Hyundai this week announced a price of $25,795 for the base-level 2011 Sonata Hybrid, with the premium package going for $30,795. That means the Sonata Hybrid will beat the Ford Fusion Hybrid ($28,240) and the Toyota Camry Hybrid ($26,575) on price. It already has an edge on fuel efficiency, aerodynamics, light weight, and enjoyable driving.

Fuel economy for the Sonata and Fusion Hybrids are nearly identical, but with highway and city numbers swapped. The Sonata Hybrid offers 36 in the city and 40 on the highway, while the Fusion Hybrid is rated at 41/36. The Toyota Camry Hybrid falls behind at 33/34.

Hyundai believes that its use of a six-speed automatic transmission gives the Sonata Hybrid an edge on driving enjoyment. “There’s nothing specifically synergistic between a CVT (continuously variable transmission) and a hybrid,” said John Krafcik, president and CEO of Hyundai USA, who rode with us during a recent drive of the Sonata Hybrid. Krafcik’s complaint about CVTs is the “non-linearity” between pedal input from the driver, and the sound you hear. On the other hand, with the Hyundai Sonata Hybrid, Krafcik believes that “you get back exactly what you expect based on what your foot is doing.”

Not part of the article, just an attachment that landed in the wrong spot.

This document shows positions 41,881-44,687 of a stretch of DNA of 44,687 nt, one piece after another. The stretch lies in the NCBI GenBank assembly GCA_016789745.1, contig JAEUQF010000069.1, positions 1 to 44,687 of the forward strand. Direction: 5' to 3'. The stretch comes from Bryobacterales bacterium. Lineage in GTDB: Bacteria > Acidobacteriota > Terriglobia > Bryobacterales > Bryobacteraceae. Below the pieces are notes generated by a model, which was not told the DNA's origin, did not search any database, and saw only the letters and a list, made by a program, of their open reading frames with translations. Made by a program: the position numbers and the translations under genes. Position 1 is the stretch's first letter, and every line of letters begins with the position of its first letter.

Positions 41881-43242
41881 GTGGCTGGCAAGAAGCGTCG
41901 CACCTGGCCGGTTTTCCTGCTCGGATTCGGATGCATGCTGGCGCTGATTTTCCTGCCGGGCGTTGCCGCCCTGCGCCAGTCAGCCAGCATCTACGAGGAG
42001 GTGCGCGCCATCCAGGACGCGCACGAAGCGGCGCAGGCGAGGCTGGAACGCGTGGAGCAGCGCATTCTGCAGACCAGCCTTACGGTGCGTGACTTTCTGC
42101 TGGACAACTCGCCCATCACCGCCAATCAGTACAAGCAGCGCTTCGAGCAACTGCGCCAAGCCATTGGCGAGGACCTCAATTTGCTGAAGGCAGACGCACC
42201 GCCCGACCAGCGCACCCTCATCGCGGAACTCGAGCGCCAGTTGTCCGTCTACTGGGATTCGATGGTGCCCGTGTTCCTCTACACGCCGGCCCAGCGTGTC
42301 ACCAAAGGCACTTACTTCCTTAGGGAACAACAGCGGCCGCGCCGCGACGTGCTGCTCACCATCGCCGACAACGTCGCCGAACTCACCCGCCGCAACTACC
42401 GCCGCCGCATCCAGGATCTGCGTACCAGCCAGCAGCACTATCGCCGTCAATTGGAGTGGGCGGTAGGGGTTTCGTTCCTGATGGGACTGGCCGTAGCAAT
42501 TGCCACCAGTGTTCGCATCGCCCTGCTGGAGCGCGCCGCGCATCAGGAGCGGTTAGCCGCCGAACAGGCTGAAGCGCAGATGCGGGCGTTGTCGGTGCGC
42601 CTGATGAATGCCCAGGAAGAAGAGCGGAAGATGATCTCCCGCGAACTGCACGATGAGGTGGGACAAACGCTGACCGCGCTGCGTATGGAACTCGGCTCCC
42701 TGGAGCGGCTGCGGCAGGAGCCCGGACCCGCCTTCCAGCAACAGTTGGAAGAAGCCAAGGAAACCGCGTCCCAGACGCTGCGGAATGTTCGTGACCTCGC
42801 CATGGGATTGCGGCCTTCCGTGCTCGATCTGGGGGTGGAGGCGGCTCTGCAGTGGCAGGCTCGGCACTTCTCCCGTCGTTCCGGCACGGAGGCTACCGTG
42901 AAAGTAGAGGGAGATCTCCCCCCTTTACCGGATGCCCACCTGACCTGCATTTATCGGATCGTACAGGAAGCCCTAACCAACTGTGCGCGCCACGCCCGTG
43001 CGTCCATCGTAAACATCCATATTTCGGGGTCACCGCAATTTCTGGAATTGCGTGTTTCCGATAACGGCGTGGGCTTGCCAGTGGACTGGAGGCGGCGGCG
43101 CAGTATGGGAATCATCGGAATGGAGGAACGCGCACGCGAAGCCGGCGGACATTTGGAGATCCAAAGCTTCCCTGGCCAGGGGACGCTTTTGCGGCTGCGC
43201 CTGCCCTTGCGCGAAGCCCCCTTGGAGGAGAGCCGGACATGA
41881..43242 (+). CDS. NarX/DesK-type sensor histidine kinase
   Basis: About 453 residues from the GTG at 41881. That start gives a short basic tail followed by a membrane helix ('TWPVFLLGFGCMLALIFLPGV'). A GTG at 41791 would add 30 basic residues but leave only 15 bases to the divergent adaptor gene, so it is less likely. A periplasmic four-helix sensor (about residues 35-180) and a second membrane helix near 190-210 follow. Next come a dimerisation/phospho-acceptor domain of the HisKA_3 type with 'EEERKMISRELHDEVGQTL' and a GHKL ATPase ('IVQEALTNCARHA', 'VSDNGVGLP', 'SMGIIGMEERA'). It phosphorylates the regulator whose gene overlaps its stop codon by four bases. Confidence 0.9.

Based on our driving experience, and now the announcement of a compelling price, the Hyundai Sonata Hybrid raises the bar for hybrids in a mid-size model aimed for the heart of the mainstream market. It’s the first hybrid for Hyundai (which on a winning streak) and it’s the first affordable hybrid model to use lithium ion batteries. While not as exciting as the first mainstream electric cars being delivered to consumers this week, it offers the promise of hybrid technology being incorporated into the most popular models on the road, and therefore having a major impact on reducing fuel consumption.

The Sonata Hybrid hits dealerships in January. Unfortunately, that’s right after the expected $1,300 hybrid tax incentive will have already expired.